The Pentagon's inspector general is looking into how Michael Ellis, a former Trump official, was selected for the job, Ellen Nakashima reports. Trump's then-acting Secretary of Defense Christopher C. Miller pushed Naksone to install Ellis over the weekend. 

Critics accused the agency of trying to embed a political appointee in a career civil service position in the last minute. The installation also sparked an outcry from Democrats in Congress who raised concerns about the hiring and Ellis's qualifications.

Senate confirms Biden’s first cyber-related nominee.

Hours after Joe Biden was sworn in as president, Avril Haines became the first member of President Biden’s Cabinet, Shane Harris reports. Haines, a former top Central Intelligence Agency official in the Barack Obama administration, was confirmed by a bipartisan 84-10 margin.

Haines will now be able to get fully up to speed on classified briefings regarding SolarWinds.

Haines pledged to safeguard intelligence from political bias that some intelligence employees accused Trump officials of proliferating.

New Microsoft research gives a look into how hackers pulled off the SolarWinds attack.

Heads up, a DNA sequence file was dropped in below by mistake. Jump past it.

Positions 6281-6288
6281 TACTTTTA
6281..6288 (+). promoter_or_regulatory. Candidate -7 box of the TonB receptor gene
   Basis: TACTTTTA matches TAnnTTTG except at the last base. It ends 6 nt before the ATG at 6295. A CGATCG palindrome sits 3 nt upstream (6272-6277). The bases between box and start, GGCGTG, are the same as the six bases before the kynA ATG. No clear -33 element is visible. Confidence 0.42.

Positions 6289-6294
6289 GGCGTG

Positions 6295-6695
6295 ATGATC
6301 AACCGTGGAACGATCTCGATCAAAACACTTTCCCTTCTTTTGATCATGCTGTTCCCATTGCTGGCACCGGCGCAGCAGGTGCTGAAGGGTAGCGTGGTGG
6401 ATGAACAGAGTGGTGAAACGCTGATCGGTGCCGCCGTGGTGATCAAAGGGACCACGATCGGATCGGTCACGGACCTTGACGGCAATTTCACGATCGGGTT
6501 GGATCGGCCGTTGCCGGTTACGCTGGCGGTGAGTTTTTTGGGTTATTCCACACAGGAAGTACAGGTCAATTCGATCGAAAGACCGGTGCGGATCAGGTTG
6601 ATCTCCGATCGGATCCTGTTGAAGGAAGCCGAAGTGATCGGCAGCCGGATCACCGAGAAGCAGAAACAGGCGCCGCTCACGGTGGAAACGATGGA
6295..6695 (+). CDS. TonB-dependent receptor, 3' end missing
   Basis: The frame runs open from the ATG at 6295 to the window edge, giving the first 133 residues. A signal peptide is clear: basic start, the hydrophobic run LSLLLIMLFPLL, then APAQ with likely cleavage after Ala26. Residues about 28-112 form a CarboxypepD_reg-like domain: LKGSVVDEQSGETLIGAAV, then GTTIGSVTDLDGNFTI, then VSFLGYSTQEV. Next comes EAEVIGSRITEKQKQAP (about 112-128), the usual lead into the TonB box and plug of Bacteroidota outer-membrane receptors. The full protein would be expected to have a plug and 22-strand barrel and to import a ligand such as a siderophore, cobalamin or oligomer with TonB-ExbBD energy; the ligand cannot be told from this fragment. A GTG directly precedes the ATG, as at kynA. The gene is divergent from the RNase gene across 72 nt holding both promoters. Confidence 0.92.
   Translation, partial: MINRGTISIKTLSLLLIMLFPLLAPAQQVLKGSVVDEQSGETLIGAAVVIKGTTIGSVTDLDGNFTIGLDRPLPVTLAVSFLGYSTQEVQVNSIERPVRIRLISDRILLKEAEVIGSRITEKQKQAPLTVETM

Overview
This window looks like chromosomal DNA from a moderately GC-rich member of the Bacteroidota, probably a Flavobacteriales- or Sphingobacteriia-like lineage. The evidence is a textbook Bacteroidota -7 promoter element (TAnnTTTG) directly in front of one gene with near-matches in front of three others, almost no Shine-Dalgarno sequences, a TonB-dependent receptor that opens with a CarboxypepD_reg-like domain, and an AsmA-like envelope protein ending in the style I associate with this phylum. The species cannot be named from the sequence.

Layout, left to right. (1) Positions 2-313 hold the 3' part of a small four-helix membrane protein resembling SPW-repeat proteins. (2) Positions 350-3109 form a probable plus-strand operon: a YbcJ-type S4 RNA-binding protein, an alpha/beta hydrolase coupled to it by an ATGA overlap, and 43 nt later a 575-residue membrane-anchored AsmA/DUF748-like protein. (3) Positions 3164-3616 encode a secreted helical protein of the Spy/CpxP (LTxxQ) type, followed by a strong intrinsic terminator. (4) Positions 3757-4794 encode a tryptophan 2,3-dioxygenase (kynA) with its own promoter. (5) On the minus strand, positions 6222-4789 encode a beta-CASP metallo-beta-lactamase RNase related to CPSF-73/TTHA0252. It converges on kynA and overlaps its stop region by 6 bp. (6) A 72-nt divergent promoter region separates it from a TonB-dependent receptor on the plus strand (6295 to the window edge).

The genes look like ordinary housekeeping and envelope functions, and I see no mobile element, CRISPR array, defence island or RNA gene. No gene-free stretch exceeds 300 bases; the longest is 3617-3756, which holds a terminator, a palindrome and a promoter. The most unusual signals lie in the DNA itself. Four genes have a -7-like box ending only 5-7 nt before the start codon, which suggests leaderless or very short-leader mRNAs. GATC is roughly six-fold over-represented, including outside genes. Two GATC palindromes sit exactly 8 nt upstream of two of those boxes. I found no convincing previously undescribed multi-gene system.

The key was keeping the malicious code it used to move through systems separate from the backdoor it found in SolarWinds, Microsoft says. The research could provide insight into how copycat hackers might try to pull off a similar feat. 

“What we found from our hunting exercise across Microsoft 365 Defender data further confirms the high level of skill of the attackers and the painstaking planning of every detail to avoid discovery,” Microsoft wrote.

The research also narrows in on the timeline during which hackers struck. Microsoft researchers say that hacker were doing “real hands-on-keyboard activity” and pouring through networks in early May.

Chat room

Just when I thought we were moving *away* from the war metaphors….

Cybersecurity professional Joe Slowik and researcher Marcus Hutchins response:

Sophos Labs' Andrew Brandt:

Daybook

Secure log off

President Joe Biden on Jan. 20 became the fourth president ever to have a poet recite their work at a presidential inauguration. (The Washington Post)
Late-night hosts on Jan. 20, commented on the end of the Trump administration and memorable moments from President Biden’s inauguration. (The Washington Post)